Wales is commonly associated with rugby, choirs, deserted beaches and spectacular countryside. But not wine. So, it will probably come as a shock to many, that one of our most delightful recent discoveries is Ancre Hill Estates in Monmouthshire.
The 12 hectare vineyards on two sites surrounding the farmhouse are now 15 years old and the owners Richard and Joy Morris – ably assisted by their four children including David (pictured) – are producing some fabulous wine from Pinot Noir and Chardonnay. The land was previously used for grazing, so the soil is healthy, having never been drained by agricultural activity.
We like Ancre Hill’s use of biodynamic methods and the manual intervention in the process. Among the steps that go into creating the winery’s still and sparkling wines is the addition of raw milk as a vine treatment. The antiseptic properties and enzymes that incorporates mean the winemaker is able to control fungal growth and provide essential nutrients to the plant.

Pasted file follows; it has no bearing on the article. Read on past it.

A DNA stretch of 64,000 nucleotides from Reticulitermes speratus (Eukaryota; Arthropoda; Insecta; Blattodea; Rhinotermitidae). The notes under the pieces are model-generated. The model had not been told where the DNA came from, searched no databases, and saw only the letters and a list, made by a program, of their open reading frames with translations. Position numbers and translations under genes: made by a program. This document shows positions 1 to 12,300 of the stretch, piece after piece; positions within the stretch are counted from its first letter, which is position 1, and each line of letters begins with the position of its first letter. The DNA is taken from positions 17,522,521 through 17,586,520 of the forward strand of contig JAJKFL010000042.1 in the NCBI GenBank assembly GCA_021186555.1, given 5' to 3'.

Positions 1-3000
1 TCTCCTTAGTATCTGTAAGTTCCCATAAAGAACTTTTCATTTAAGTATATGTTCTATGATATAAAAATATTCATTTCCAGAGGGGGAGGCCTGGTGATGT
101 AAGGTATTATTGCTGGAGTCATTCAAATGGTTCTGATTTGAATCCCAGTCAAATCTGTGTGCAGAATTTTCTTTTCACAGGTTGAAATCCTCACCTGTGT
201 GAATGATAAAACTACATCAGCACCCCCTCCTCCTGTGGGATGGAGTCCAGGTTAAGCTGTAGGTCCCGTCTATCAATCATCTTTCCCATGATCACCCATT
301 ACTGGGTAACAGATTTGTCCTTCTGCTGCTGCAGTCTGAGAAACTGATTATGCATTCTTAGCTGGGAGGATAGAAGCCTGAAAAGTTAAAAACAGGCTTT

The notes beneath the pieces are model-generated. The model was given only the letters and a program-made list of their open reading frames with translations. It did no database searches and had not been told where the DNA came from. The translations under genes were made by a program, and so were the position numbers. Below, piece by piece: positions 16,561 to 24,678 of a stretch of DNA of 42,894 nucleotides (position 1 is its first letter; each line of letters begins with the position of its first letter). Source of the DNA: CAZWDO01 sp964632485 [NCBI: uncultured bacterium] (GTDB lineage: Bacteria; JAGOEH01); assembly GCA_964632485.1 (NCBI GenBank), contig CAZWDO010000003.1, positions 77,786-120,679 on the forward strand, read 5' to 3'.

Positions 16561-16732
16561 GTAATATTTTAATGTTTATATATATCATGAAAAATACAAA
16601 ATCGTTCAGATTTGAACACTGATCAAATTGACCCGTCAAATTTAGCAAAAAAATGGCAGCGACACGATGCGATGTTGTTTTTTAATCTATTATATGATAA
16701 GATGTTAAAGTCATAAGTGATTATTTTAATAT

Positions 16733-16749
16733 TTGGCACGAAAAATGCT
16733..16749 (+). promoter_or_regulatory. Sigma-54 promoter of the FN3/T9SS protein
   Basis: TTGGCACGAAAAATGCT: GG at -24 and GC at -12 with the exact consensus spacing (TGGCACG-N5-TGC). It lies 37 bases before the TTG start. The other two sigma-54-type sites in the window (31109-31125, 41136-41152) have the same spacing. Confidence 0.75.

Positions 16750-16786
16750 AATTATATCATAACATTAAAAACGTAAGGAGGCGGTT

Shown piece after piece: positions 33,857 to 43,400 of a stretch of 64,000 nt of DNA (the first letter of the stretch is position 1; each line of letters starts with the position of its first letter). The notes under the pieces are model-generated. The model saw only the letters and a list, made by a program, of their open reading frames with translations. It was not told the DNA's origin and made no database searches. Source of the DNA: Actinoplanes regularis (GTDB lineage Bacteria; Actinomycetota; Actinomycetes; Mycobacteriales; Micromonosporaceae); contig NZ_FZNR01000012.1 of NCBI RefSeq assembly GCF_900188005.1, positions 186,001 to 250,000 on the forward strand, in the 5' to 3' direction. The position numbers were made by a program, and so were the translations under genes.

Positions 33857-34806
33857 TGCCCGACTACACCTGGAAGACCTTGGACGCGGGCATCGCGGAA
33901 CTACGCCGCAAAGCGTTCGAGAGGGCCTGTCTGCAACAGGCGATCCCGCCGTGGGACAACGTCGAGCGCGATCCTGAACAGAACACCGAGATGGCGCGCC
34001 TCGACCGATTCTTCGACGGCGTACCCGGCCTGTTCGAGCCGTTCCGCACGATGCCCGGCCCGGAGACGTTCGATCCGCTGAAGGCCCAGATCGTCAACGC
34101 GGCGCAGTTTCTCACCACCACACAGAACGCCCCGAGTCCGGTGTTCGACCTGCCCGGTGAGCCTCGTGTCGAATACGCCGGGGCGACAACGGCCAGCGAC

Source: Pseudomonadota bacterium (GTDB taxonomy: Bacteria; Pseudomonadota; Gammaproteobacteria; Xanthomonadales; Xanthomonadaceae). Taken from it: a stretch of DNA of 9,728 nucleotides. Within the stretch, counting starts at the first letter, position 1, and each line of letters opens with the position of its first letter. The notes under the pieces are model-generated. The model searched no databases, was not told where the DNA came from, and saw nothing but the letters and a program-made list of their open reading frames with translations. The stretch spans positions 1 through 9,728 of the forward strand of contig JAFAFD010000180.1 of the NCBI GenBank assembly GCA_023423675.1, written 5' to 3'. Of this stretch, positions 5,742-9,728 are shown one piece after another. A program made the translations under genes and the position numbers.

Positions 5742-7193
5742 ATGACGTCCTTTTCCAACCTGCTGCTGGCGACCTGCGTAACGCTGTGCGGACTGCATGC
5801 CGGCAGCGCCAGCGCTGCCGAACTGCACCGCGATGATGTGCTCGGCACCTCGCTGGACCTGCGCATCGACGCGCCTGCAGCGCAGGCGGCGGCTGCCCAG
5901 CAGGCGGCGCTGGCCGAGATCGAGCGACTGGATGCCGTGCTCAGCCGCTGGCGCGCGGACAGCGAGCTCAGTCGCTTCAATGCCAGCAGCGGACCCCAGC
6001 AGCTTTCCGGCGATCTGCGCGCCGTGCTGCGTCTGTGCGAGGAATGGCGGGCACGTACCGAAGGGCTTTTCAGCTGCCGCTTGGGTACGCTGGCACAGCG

No pesticides and herbicides are used in the winemaking, making it a painstaking process that ensures great wine and a vineyard that is a safe environment for flora and fauna.
The wines comply with all the requirements for DEMETER certification, a guarantee of high-quality biodynamic products made in a way that ensures integrity and sustainability. The standards are reaffirmed each year by DEMETER inspectors.
Production times are typical of natural wines, involving a lengthy process, and we think that patience pays off in several of Ancre Hill’s offerings. We particularly like the Chardonnay which is vegan, light in alcohol and great for drinking right now.
While many people will be surprised at the thought of the Principality producing top-notch wine, we would borrow a line from gravel-voiced Welshman Tom Jones to suggest that in the case of Ancre Hill, ‘It’s not unusual’.